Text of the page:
4. Work Group & Colleagues – Of our employees, colleagues, peers, bosses, and others, we should ask:
    • What do you need from me that you are not getting?
    • How can I best communicate with you?
    • How can we team up to do our best work?
    • What am I doing that keeps you from doing your best work?
  5. Of Ourselves – I love how David phrases this one as having the talk with the tricky moveable frontier called yourself. As we ponder our awareness, curiosity, and courage, we should ask ourselves:
    • Am I living my purpose every day?
    • If not, why not?
    • How am I getting in my own way?
    • Are my head and heart in alignment?
    • Is the story I keep telling myself about myself still true?
    • Am I paying attention to what matters or what’s easy?

Making courageous conversations a regular part of our lives bridges our inner and outer worlds, connecting what we know with what we do and who we are. When we bravely do that, we create alignment – and peace – between our intellect, feelings, and action.

“There is absolutely no inevitability as long as there is a willingness to contemplate what is happening.”
~Marshall McLuhan

Ready to have a courageous conversation or two?

What is the most meaningful question you have ever asked at work?
Photo Credit: Dreamstime

About The Author

Articles By jane-perdue
Jane is a leadership futurist and well-mannered maverick who challenges stereotypes, sacred cows, gender bias & how we think about power. She loves chocolate, TED, writing, kindness, paradox and shoes.  »  View Profile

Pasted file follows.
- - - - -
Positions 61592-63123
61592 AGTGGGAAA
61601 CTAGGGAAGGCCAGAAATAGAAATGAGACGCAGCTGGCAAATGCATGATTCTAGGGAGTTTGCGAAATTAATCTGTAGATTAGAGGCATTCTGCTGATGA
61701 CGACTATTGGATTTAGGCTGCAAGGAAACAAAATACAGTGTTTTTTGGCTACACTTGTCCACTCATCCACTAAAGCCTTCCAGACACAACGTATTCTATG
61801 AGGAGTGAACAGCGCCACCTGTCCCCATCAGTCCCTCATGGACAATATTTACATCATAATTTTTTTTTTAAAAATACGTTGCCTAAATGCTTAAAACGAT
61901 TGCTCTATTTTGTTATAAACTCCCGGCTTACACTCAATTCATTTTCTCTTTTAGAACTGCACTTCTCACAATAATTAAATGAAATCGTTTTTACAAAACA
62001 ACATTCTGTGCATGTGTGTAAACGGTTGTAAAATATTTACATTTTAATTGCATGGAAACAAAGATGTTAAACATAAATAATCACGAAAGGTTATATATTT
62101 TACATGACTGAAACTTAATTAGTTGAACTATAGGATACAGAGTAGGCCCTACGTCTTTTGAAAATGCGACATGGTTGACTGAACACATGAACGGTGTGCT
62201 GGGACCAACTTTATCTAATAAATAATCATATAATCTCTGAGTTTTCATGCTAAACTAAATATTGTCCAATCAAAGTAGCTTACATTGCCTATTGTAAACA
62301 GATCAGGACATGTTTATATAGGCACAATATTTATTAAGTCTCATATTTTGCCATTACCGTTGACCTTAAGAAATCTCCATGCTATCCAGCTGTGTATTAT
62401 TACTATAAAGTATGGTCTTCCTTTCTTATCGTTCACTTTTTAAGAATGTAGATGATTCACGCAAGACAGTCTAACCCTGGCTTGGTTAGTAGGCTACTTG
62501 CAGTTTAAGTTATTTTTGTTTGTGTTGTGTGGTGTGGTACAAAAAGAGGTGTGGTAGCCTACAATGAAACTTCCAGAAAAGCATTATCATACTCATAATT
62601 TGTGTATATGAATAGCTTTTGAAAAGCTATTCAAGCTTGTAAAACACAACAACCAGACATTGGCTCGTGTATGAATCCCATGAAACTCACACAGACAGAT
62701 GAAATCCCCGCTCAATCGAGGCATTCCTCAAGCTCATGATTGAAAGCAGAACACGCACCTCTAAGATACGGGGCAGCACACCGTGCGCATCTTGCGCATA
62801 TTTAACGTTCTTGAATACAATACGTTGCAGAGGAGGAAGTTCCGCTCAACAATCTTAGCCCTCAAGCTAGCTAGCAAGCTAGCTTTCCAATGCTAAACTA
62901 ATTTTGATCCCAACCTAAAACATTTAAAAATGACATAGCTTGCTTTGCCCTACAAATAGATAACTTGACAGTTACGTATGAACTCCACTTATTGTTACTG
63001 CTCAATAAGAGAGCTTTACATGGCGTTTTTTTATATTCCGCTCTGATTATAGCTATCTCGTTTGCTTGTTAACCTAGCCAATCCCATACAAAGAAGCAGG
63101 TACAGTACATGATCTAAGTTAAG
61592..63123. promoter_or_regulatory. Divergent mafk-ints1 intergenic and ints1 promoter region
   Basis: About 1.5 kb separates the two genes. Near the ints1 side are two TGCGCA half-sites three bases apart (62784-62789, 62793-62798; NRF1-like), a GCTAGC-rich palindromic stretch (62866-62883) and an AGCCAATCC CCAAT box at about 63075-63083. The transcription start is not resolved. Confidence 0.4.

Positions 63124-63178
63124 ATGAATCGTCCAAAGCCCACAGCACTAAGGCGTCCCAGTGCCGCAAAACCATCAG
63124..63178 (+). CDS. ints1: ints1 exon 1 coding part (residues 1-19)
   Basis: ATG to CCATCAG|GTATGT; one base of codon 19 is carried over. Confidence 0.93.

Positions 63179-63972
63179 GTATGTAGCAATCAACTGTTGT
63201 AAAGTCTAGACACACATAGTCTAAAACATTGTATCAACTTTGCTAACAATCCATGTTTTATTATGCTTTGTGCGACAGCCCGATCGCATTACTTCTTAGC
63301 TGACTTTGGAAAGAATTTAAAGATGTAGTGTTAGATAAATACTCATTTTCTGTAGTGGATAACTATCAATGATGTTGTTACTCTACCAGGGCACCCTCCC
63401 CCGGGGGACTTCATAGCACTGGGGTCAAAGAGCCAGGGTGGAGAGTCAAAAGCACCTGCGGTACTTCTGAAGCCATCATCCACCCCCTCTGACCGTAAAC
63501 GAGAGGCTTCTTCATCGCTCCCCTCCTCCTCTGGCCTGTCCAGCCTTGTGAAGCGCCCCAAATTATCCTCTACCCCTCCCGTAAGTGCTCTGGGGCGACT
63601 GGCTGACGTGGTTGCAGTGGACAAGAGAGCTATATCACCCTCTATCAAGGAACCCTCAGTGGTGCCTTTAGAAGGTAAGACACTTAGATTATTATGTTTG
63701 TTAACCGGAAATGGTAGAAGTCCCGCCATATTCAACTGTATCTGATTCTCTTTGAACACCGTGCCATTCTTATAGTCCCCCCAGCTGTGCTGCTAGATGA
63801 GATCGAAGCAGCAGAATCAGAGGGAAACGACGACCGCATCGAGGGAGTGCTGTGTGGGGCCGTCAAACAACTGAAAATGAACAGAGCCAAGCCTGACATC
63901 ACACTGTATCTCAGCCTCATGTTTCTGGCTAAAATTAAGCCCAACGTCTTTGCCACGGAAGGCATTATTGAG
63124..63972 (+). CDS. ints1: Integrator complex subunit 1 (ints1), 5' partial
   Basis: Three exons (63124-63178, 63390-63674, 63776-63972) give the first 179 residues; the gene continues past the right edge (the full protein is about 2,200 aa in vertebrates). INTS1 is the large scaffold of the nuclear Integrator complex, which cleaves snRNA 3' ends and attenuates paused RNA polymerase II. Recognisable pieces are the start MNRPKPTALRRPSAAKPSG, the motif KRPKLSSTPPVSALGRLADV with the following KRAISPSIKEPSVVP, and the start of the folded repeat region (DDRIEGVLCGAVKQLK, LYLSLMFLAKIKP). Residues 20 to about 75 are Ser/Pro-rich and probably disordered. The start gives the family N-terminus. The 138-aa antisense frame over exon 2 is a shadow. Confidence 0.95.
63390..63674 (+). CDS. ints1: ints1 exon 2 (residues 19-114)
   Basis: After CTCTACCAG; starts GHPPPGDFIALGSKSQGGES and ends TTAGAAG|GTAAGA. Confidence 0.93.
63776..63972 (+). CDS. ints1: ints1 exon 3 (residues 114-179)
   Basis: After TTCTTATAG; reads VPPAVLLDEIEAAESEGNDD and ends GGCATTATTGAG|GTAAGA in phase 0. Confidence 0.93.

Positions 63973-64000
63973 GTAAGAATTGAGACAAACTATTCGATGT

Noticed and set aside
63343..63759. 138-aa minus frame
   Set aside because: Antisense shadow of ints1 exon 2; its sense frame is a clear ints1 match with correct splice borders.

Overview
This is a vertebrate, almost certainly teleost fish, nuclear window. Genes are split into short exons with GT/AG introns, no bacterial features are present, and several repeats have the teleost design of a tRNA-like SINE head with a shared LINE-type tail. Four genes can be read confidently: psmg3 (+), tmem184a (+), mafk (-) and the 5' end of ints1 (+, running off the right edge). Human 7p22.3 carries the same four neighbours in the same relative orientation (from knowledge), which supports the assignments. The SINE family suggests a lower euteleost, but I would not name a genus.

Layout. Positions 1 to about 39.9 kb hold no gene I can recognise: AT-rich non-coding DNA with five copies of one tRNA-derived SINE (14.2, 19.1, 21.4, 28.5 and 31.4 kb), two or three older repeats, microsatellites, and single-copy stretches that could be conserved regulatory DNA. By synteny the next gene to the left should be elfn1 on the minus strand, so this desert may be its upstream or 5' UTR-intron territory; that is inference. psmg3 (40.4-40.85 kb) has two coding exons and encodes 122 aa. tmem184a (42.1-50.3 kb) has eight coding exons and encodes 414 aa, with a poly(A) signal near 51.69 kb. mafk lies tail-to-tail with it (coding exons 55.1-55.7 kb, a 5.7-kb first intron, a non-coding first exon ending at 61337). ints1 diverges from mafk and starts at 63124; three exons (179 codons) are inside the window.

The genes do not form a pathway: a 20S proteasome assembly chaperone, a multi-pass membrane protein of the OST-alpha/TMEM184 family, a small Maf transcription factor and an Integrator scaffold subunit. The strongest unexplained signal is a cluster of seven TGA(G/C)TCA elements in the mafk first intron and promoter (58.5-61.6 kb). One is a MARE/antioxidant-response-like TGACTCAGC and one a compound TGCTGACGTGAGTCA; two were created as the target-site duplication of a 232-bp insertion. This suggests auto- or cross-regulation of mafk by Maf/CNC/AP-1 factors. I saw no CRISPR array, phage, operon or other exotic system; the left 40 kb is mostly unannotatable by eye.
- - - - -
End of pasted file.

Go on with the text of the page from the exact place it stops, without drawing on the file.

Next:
What People Are Saying

John Smith  |  12 Nov 2015  |  Reply

Hi, Jane:)

I always enjoy your thoughtful and comprehensive posts here and elsewhere.

I was vaguely aware of David Whyte, but he is much brighter on my radar screen, due to your sharing. I appreciate you highlighting his work and concepts.

The term “Purposeful Discomfort” caught my attention, as an example of a short phrase that conveys a real wallop, if we take the time to consider what is being described. Most people would either avoid discomfort as much as possible or minimize it, because most are not comfortable when they are uncomfortable … get it:)?

Those five entities and the resultant strategic questions associated with each are a great road map to reaching a clear understanding of what is and what is not. This alone makes me want to learn more about Whyte’s work.

As always, your post is useful, makes me think and plan, and is enjoyable to read:)


Jane Perdue  |  13 Nov 2015  |  Reply

Good morning, John!

As always, your comments are thoughtful, kind and engaging…smiles and thank you for that!

My introduction to David Whyte was through his book “The Heart Aroused: Poetry and the Preservation of the Soul in Corporate America.” I’m thinking you might enjoy it!

Your observations about the phrase “purposeful discomfort” are spot on. I started using that phrase as I began thinking about leaving corporate America and continue using it to describe the unfurling of my second act of life. As you note, the phrase covers a lot of territory!

With a smile,


Rosa Adames  |  12 Nov 2015  |  Reply

Wow this technique is not only mind blowing, it’s genius! In order to build an empire we must build a team. The team should consist of natural born leaders with open minds, future visualization, team player, positive mindset & willingness to change our world & help make it a better place….. Making a difference for a better future is legendary! 🙌

Jane Perdue  |  13 Nov 2015  |  Reply

Great observations, Rosa! It takes interacting with others to make us a real leader, and David Whyte’s courageous conversations concept sure helps us be more effective at it. Thanks for sharing!